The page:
Thursday, March 26, 2015


When you were little and were acting up, did your parents used to say "1.2. Don't let me count to 3"? And if they got to 3, it would be he end of the world? Well, my dad used too, especially to my younger sister, in which she would repeat the numbers back to my dad, which would get her into even more trouble. Or have you ever seen a parent or teacher go about a different way to discipline their children or students that you didn't really like? I have seen that too. I work with a little boy who has disabilities and his mom invited me to go to a seminar all about ways to control a child's behavior, at home and at school, called 1-2-3 Magic! I immediately said I would go because what better way to learn about a good way to control students when I am a teacher? It was perfect!

1-2-3 Magic is "a simple, precise and effective way of managing children's behavior," created by Thomas Phelan. He has made this technique specifically for children between the ages of 2-12 and works well for kids who have minimal behavior problems, as well as more severe. Basically, it is easy to do. If a child is acting up or behaving in a way you don't tolerate, you say to them "that's 1". You will wait 5 seconds and if they are still doing it, say "that's 2". After waiting another 5 seconds and they are still behaving that way, you say "that's 3" and the child will be told to have "break time" (which is just a better way to explain time-out). These are called stop behaviors. If the kid does not cooperate with the break time, they might have something taken away from them or an additional chore.  On the other hand, there are start behaviors. These behaviors are good and positive actions, in which a teacher or parent notices the good behaviors and praises them, but not gives them a reward. This is to let the child know that you are aware of the good behaviors, not just the bad. However, during this whole process, the teacher/parent must remain calm and show no emotions due to the kids being manipulative and love to test. This whole method was created to give teachers/parents a "better" way to discipline bad behavior and so the students learn how to act.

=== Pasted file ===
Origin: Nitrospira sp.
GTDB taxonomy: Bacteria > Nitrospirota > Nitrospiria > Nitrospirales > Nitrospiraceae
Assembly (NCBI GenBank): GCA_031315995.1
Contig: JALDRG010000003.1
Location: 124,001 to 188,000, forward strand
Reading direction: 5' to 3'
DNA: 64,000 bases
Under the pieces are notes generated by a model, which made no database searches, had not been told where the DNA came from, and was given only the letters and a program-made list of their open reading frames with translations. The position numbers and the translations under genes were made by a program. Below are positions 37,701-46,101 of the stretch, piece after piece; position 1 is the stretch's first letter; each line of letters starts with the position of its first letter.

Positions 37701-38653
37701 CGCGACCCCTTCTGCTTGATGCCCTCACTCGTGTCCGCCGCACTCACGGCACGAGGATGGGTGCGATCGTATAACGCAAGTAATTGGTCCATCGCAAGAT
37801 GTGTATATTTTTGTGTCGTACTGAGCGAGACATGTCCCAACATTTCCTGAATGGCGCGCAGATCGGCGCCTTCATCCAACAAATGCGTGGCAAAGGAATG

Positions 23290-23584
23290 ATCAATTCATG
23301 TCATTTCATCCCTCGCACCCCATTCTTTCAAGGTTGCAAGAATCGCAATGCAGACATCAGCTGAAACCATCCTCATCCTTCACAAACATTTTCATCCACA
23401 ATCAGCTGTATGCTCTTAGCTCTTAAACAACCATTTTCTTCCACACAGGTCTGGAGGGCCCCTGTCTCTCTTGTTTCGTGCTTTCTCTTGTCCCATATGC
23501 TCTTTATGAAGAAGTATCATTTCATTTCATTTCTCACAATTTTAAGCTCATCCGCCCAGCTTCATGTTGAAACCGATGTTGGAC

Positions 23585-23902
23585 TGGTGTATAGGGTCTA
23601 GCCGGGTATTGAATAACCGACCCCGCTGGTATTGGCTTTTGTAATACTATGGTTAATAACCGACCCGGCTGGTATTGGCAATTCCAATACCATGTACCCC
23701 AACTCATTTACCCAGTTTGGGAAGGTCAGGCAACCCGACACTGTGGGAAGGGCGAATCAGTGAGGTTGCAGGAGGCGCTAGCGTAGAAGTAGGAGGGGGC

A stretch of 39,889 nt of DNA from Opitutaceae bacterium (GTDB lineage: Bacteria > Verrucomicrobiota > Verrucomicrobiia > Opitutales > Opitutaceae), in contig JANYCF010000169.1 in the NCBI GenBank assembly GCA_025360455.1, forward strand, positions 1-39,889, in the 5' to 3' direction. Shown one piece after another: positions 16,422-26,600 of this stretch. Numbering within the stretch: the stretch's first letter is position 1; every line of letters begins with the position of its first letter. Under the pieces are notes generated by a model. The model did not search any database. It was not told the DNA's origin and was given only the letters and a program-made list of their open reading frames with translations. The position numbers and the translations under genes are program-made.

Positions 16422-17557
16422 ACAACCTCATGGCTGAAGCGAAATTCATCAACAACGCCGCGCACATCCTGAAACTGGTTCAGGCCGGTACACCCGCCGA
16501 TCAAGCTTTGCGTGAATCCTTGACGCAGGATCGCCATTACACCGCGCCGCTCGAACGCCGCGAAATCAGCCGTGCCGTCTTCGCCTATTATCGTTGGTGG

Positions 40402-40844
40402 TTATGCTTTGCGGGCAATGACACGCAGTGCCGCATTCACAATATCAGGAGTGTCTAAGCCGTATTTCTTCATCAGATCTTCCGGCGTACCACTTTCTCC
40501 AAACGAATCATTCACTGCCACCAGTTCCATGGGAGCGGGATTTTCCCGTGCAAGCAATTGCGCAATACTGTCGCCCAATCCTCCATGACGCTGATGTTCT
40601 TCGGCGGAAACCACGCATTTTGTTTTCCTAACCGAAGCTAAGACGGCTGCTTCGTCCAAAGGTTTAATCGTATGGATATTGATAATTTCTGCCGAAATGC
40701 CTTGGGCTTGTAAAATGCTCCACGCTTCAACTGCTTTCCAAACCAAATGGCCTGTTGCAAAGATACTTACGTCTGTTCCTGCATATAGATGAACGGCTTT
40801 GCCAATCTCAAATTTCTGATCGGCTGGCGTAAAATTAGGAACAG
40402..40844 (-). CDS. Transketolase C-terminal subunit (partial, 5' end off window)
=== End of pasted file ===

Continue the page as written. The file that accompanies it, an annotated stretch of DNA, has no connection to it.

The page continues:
• During this event, all I could think about was Delpit's codes of power. This author created a method and was forcing it too parents and teachers. He explained that this was the correct way to teach your children and this was the way it should be done. Then the parents and teachers have the power to treat their kids in this way, which I know they have the power to do so, but that is power in itself. This is now the "code of power" for how the students and children are supposed to act and the way they have to follow it. The lady who was giving the presentation described students and children as "wild animals, who we need to train". I was so shocked by this statement! In basically sums up that teachers and parents have the power to train the kids, and this is the way we do it. We are training them to be the appropriate people in society, who are accepted. As parents and teachers, they have the power to do so.  Although there is 1-2-3 Magic, there are other ways that teach their students or children how to behave, and it doesn't make the adults seem so powerful, just as parents or teachers. 
  • Surprisingly, I related this presentation to Aria's Rodriguez. For Rodriguez, nuns came into his house and forced his parents to start speaking english with Rodriguez so he learns the right way. It was wrong of them to do that because they changed Rodriguez's life. In the case of 1-2-3 Magic, I saw some of the similarities. Teachers, or Phelan even, "Demanded" this to create kids that are perfect and who will act int he right way so that they are successful. In Richard's case, the nuns said that he needed to speak English to be accepted, and like that, this guy created a method to make acceptable kids, who behavior the right way. I understand that we, of course, want students and children to behave the correct way, but this was just another method forced. Basically, instead of using language, we put in numbers, but it works the same way.